Who’s right, the administration or Muto? Who knows?—and that’s precisely the point: in a classroom situation with ambiguity—and most classrooms are rife with ambiguity, both good and bad—each side can put its best face on when describing what happened. That’s why we have quasi-judicial processes.

Emmanuel also released a statement from the head of the Faculty Senate, who, sad to say, is in the department of philosophy.

“This is not an issue of academic freedom. In my 38 years at Emmanuel College there has never been a case in which academic freedom has been violated. In fact, Emmanuel has a broader sense of academic freedom than many institutions since we encourage the discussion of controversial issues in all of our disciplines — as long as the discussion is carried out in a fair and civil manner. This was decidedly not the case in Mr. Winset’s class. Creating fear and anger in his students with outrageous and disrespectful behavior and language is clearly about power. In no work place would such behavior be tolerated.”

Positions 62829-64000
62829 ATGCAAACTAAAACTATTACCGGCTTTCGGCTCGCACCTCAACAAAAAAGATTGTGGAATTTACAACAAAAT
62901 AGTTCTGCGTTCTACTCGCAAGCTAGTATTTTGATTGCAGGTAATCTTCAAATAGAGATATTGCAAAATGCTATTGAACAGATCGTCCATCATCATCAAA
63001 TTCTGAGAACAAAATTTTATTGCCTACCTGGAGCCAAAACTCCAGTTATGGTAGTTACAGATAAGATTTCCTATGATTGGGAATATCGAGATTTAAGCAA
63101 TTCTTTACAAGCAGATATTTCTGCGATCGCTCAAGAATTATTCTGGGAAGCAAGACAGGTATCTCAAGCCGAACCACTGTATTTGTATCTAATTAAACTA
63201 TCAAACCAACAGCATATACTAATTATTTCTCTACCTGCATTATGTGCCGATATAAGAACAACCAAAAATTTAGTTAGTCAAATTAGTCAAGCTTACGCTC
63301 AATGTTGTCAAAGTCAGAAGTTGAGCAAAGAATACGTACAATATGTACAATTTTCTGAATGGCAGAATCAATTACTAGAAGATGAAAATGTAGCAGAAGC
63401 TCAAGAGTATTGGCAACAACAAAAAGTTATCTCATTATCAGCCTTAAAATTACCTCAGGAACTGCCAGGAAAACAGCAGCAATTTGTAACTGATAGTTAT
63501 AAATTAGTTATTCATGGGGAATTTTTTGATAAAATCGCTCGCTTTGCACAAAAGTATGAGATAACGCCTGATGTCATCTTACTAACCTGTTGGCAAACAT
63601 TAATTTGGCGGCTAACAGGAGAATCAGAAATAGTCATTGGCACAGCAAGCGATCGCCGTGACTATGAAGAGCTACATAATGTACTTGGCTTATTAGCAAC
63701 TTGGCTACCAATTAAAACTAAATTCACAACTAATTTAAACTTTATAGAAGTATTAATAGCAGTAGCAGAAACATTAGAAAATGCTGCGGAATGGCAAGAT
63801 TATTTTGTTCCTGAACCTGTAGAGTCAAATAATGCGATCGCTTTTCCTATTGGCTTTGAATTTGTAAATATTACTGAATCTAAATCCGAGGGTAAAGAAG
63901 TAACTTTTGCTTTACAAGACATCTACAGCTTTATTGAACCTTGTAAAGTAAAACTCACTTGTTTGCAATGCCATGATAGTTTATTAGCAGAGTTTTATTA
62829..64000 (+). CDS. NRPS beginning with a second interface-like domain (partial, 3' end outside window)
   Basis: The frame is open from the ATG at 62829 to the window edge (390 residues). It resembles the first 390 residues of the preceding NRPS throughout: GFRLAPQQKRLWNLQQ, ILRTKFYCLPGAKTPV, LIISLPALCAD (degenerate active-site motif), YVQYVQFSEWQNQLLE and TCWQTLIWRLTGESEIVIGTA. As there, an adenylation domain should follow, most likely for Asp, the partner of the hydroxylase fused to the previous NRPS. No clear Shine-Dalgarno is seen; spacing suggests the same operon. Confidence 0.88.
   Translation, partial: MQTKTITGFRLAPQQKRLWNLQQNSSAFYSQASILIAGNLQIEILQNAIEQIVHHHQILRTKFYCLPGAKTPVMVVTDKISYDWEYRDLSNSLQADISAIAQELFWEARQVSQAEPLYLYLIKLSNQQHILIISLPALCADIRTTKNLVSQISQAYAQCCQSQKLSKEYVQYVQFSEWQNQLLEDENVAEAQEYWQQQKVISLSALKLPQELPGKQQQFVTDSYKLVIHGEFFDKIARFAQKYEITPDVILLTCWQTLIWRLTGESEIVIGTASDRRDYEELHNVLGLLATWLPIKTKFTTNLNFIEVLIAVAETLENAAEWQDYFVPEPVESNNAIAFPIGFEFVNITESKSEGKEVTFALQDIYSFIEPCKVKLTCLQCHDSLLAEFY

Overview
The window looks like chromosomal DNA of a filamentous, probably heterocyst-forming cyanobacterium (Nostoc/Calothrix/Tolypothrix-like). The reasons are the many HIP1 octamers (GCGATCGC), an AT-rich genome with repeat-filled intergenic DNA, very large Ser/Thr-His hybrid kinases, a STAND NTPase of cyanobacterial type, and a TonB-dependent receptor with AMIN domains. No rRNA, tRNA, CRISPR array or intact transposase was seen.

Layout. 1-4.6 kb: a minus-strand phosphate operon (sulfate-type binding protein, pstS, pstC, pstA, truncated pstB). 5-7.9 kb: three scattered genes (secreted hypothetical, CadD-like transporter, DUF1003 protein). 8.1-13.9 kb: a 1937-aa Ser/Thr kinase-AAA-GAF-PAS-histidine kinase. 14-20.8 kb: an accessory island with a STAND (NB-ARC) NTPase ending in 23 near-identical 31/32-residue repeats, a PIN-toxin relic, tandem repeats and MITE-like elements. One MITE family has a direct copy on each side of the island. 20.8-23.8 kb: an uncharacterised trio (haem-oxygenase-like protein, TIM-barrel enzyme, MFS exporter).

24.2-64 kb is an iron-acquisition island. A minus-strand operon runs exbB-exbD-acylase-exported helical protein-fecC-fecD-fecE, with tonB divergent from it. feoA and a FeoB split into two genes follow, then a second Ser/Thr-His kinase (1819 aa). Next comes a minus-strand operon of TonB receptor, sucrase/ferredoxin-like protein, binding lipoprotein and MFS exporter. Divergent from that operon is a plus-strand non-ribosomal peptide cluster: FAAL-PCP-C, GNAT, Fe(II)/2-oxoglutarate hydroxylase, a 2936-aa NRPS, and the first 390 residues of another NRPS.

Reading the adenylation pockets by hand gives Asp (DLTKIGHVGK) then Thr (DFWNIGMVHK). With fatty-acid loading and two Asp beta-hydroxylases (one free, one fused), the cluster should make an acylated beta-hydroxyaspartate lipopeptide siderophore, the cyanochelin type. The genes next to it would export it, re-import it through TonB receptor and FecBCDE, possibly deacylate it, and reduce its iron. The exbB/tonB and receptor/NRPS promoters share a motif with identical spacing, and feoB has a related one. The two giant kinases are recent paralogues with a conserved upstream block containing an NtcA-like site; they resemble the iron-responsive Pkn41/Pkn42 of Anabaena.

Winset “objected to the language in Wall’s quote,” saying

Wall’s reference to Emmanuel as a work place was telling. “They think it’s a business and if you offend the clients, you’ve done something wrong,” Winset said. “Well it’s not just a work place. It’s a university, and universities are different.”

Let’s turn back, finally, to the continuation of the very first statement by the college.